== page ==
Eurofound - Large gaps remain in the social protection of the self-employed

The distinction between self-employment and dependent employment is increasingly blurred.

VS – 02/2024

On 30 January, the European Foundation for the Improvement of Living and Working Conditions (Eurofound) published the study "Self-employment in the EU: job quality and developments in social protection". The report points out the persistent major gaps in the social protection of the self-employed. Of the 28 million self-employed people in Europe, 16.8 million have no insurance cover in the event of unemployment. However, 5.3 million and 4.2 million self-employed people respectively are also not covered in the event of illness and in connection with accidents at work and occupational illnesses. Gaps in social protection exist primarily for the self-employed, whose employment situation is similar to that of people in dependent employment.

The distinction between self-employment and dependent employment is becoming blurred

Many self-employed people, especially those who are dependent on one or a limited number of clients and whose autonomy and ability to set prices is limited, find themselves in a situation similar to dependent employment. However, unlike the latter, they do not have adequate labour and social protection. A trend that is being reinforced by the surge in platform employment. In order to ensure the social security of these employees, the authors of the report believe it is necessary to agree on standardised criteria for determining employment status.

Temporary extension of social protection during the pandemic

The analyses of the EU agency Eurofound, which is responsible for conducting research into living and working conditions, reveal that social security systems are primarily geared towards dependent employees. In the self-employed group, on the contrary, there are major differences in access to social security and its scope. This became particularly clear during the COVID-19 pandemic. The self-employed were hit hardest by the loss of income. Over the course of the pandemic, some Member States have supported their incomes and expanded access to social protection with a variety of initiatives, most of which were of temporary nature. These efforts show that the Member States are aware of the gaps in social protection for the self-employed. According to the report’s authors, it is therefore important to utilise the knowledge and experience gained from the pandemic.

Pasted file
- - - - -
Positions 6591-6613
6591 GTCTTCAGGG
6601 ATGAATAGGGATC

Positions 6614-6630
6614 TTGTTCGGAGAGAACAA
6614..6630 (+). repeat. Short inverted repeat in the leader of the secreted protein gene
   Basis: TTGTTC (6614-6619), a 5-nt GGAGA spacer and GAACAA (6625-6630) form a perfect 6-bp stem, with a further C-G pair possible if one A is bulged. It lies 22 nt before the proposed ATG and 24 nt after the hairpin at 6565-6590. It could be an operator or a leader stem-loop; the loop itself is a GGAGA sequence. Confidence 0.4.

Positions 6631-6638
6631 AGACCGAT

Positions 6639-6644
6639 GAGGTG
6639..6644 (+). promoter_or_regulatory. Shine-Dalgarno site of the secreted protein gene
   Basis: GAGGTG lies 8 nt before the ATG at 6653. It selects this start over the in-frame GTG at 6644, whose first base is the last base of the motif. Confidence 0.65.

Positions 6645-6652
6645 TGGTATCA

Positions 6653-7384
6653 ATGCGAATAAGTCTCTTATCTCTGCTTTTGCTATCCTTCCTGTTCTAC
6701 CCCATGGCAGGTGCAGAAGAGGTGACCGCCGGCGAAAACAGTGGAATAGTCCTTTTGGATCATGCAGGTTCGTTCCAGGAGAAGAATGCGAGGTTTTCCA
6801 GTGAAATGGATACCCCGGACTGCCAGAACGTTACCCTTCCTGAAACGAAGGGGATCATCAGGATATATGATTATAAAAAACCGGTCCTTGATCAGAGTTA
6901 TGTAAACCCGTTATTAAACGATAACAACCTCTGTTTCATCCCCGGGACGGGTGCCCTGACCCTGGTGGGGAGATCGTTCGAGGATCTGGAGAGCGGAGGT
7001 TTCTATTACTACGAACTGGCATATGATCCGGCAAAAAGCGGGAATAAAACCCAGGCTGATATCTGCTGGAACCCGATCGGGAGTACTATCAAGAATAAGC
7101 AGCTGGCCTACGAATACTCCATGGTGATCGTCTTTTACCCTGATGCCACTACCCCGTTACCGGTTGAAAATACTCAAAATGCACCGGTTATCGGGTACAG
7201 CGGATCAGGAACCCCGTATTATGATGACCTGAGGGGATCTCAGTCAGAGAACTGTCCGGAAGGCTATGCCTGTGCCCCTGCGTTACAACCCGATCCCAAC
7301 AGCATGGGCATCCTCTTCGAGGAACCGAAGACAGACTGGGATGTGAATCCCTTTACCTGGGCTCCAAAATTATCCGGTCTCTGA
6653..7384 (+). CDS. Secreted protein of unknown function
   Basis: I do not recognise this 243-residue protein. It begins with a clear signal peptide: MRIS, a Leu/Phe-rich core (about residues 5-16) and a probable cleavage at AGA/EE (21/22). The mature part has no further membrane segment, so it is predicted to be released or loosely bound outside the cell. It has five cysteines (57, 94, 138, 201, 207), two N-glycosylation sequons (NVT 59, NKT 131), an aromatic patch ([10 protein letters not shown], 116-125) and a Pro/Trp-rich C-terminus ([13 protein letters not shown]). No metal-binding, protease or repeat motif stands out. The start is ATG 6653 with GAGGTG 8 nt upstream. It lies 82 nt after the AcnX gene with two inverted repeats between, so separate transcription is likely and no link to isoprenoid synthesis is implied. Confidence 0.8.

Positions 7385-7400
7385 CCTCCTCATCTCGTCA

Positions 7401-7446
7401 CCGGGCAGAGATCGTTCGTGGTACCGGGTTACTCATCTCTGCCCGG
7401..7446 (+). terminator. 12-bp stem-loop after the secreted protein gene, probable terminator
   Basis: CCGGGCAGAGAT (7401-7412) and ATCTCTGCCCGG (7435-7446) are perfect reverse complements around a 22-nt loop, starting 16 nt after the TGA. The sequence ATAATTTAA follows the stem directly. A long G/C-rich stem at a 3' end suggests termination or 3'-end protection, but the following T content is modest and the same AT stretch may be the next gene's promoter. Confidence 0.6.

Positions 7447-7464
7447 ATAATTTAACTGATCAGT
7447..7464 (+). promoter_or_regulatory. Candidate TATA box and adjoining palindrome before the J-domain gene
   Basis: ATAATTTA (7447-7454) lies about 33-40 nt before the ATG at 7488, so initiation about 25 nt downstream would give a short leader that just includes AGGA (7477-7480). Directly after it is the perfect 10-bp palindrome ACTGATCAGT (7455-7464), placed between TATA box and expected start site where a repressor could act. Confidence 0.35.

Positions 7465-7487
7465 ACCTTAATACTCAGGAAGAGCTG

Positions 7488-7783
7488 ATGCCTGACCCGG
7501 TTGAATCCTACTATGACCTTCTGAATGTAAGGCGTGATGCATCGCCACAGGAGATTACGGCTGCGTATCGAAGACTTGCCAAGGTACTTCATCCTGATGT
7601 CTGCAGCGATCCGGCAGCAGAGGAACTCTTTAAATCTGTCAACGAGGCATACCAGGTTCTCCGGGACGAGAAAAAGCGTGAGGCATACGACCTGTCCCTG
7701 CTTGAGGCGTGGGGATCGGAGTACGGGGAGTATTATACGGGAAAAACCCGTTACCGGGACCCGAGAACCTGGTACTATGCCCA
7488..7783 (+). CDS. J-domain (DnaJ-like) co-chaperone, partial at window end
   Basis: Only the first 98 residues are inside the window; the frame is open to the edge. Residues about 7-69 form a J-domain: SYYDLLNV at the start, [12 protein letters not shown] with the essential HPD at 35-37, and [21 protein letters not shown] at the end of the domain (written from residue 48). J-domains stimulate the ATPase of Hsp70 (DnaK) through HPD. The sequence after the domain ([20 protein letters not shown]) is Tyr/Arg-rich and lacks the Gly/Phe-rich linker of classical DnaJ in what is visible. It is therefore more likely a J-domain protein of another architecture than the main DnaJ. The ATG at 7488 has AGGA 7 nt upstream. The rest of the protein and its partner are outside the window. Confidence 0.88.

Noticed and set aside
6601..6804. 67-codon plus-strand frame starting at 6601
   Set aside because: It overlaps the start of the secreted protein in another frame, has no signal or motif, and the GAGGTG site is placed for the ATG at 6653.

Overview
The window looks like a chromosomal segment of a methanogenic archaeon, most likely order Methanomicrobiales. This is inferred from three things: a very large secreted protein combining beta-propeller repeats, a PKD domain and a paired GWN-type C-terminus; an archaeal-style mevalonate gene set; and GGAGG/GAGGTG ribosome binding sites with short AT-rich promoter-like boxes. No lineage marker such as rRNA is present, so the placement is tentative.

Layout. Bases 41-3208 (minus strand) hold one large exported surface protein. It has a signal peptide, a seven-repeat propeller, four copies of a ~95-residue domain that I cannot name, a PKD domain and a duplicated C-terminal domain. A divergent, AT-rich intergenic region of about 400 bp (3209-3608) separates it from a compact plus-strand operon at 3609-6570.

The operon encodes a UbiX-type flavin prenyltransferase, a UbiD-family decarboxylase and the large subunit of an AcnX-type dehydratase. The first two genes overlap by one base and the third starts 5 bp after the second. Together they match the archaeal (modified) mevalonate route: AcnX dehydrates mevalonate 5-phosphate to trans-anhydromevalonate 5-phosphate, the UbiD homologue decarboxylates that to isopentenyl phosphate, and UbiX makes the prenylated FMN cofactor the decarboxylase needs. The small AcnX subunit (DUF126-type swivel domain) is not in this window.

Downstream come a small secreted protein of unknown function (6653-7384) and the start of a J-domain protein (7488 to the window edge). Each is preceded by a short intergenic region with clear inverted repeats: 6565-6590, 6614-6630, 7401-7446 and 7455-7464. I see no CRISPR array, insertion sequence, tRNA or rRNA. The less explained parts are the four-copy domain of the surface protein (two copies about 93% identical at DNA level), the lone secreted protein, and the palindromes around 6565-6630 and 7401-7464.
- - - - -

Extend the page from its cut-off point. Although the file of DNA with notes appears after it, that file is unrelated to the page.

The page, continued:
Protecting the self-employed is on the European agenda

Principle 12 of the European Pillar of Social Rights lays down the objective that dependent employees and self-employed persons working under comparable conditions are entitled to appropriate social protection regardless of the type and duration of their employment relationship. To close the gaps in this area, the Council of the European Union adopted a recommendation on access of dependent employees and the self-employed to social protection in 2019. In December 2021, the European Commission tabled a proposal for a directive to improve working conditions in platform work, which aims to clarify the employment status of platform workers and improve their labour and social protection. In the trialogue on 8 February, the negotiators from the European Parliament and the Council reached a provisional agreement on this, which must now be decided upon. In addition, the European Commission adopted guidelines on the application of EU competition law to collective agreements on the working conditions of the self-employed in September 2022.

Belgian Council Presidency strives to consolidate monitoring

The Belgian Council Presidency has made access to social protection a priority of its current Council Presidency and aims to continue the monitoring of progress in realising access to social protection provided for in the Council Recommendation. The monitoring framework shall be further developed and reflect actual access to social protection.

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